Vassar test-optional policy elicits mixed reactions

Tori Kim/The Miscellany News.

On April 13, Vassar announced that it will adopt a permanent test-optional policy for future applicants. The press release informs readers that the test-optional policy that has been upheld by the College since the 2020-2021 college application cycle will become permanent during the 2023-2024 admissions cycle. This decision was made in collaboration with the College’s Committee on Admission and Financial Aid (CAFA) and Sonya Smith, the Vice President and Dean of Admission and Student Financial Services. 

According to President Elizabeth Bradley, the College’s decision to go permanently test-optional stems from research on standardized testing and its impediment to a holistic application assessment. Bradley further explained, “The biggest downside to standardized testing is that studies show disparities in test scores associated with socioeconomic background, so they can disadvantage outstanding applicants who nonetheless lack the resources needed to be coached or prepared to do well on these tests, thus reducing the chances of college acceptance despite strong qualifications and the exhibited capacity to do well in college.”

Many studies support her claim, including the American University School of Education. Its research shows that standardized testing is not an accurate measurement of one’s intelligence or capacity for learning, but rather a measurement of one’s ability to take a test. Further, a study on race, poverty and standardized test scores by Dixon-Román et al. found a strong correlation between wealthy students and high standardized test scores. In other words, those who have access to tutoring, attend well-funded schools and can afford to take the SAT or ACT multiple times are more likely to score higher on these exams. And these tests have their roots in racial discrimination; according to the National Education Association, standardized testing began as a way to segregate people of color from schools, jobs and the military.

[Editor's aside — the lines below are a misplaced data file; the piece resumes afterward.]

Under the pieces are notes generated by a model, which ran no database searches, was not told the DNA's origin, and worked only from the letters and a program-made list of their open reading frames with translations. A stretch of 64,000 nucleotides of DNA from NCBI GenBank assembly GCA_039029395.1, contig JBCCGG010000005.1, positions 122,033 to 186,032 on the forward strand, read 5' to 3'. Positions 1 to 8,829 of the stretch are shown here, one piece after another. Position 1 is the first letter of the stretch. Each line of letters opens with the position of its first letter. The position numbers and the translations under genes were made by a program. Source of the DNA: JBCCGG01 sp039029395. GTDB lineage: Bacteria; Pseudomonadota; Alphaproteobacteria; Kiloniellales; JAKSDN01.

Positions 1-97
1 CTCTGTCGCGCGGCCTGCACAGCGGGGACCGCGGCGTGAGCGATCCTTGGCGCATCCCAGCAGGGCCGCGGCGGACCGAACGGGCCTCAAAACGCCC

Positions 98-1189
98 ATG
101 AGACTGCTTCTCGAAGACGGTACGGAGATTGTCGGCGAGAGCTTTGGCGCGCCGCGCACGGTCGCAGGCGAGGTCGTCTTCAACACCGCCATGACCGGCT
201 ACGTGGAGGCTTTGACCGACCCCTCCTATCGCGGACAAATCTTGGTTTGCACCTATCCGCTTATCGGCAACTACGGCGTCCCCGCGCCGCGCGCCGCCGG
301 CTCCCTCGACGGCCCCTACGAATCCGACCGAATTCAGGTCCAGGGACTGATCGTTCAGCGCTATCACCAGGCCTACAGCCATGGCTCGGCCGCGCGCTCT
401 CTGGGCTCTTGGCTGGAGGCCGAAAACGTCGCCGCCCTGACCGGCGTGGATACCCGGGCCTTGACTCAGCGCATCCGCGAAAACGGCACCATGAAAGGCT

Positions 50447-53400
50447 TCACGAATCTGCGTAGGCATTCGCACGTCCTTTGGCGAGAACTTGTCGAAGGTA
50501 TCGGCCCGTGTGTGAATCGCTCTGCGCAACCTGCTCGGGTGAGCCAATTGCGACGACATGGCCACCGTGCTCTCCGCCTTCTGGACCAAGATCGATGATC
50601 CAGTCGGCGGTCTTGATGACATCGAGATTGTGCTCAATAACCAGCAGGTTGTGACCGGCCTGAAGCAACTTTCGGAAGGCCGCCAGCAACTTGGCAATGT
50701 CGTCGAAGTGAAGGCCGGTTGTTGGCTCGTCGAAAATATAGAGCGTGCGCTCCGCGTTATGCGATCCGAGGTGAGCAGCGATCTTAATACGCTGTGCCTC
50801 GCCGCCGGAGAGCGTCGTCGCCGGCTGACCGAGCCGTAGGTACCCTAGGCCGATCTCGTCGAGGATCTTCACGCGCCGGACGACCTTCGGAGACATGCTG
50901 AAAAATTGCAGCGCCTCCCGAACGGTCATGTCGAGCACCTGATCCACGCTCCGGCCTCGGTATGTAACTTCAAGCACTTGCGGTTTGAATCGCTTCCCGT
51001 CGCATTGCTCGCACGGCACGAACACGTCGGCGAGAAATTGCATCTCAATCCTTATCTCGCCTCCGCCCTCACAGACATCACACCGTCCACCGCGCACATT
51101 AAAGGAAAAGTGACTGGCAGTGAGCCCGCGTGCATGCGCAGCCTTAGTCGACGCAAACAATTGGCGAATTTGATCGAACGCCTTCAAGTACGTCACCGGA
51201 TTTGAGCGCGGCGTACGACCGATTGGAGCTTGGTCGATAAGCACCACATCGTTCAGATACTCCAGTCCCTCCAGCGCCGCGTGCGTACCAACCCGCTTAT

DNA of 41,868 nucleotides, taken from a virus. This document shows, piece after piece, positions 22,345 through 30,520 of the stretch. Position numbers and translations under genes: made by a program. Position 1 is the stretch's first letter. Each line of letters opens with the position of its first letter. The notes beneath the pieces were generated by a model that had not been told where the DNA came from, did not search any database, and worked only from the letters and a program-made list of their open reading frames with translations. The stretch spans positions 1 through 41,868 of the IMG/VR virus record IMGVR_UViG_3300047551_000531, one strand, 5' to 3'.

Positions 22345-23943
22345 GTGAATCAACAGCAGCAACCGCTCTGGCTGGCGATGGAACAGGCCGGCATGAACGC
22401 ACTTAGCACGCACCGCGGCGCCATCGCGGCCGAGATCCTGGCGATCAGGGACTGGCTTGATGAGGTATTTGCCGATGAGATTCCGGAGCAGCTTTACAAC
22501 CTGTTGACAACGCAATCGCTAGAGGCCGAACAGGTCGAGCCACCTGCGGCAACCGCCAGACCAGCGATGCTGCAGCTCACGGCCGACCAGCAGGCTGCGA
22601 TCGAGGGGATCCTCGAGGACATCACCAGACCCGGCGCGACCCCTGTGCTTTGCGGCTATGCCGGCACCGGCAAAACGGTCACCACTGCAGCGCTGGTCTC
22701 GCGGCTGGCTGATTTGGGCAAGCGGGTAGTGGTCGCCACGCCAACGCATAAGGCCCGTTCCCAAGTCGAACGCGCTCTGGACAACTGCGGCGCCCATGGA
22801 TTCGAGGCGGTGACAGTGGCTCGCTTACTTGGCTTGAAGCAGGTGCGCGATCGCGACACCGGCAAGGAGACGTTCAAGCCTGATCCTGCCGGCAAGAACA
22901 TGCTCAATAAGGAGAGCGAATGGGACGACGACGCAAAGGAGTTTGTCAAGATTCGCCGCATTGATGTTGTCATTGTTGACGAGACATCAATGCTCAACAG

With undeniable ties between standardized test scores and race and socioeconomic status, it is clear that this form of assessment can be unfair and discriminatory against marginalized students. 

In lieu of standardized test scores, Vassar’s admissions officers will focus on other aspects of a student’s application, such as supplemental essays, letters of recommendation, GPA and meaningful extracurricular activities. “When looking at Vassar and academic performance indicators, high school GPA is a strong predictor of college GPA and likelihood of graduation,” Bradley confirmed in an email correspondence. 

Shortly after the press releases’ publication, Vassar College uploaded the statement to its social media accounts. Comments from students, parents and alums came flooding in: The Facebook post announcing the test-optional policy has accrued 137 comments at the time of this article’s publication. One user, Randy DeVoe, commented, “The whole anti-test is stupid because tests are [an] essential part of life. Can we opt out of the LSAT, MCAT, GRE, Series 7.. etc etc? Employers for typical civil service jobs require tests…The US Military requires the ASVAB [sic] test. Should medical students opt out of the Medical Boards? Maybe lawyers could opt out of the Bar exam.” Alum Roberta Green, another opponent of the test-optional policy writes, “Admitting students incapable of competing at the college level will be the result. They will fail, drop out and be burdened with student loan debts. Selective colleges should use every available tool to screen out mediocre applicants. Diplomas should not be participation trophies.” 

But many shared their support of the College’s change. Michael Rambadt-Urkiel commented, “Hallelujah!! This is such a terrific step forward and just one more reason to be proud of my Alma mater!” Tulani Bridgewater-Kowalski ’93 echoed this sentiment: “This is fantastic. Optional is the right move. Some students excel at testing, others do not. This will give admissions greater flexibility to take the entire student into account.”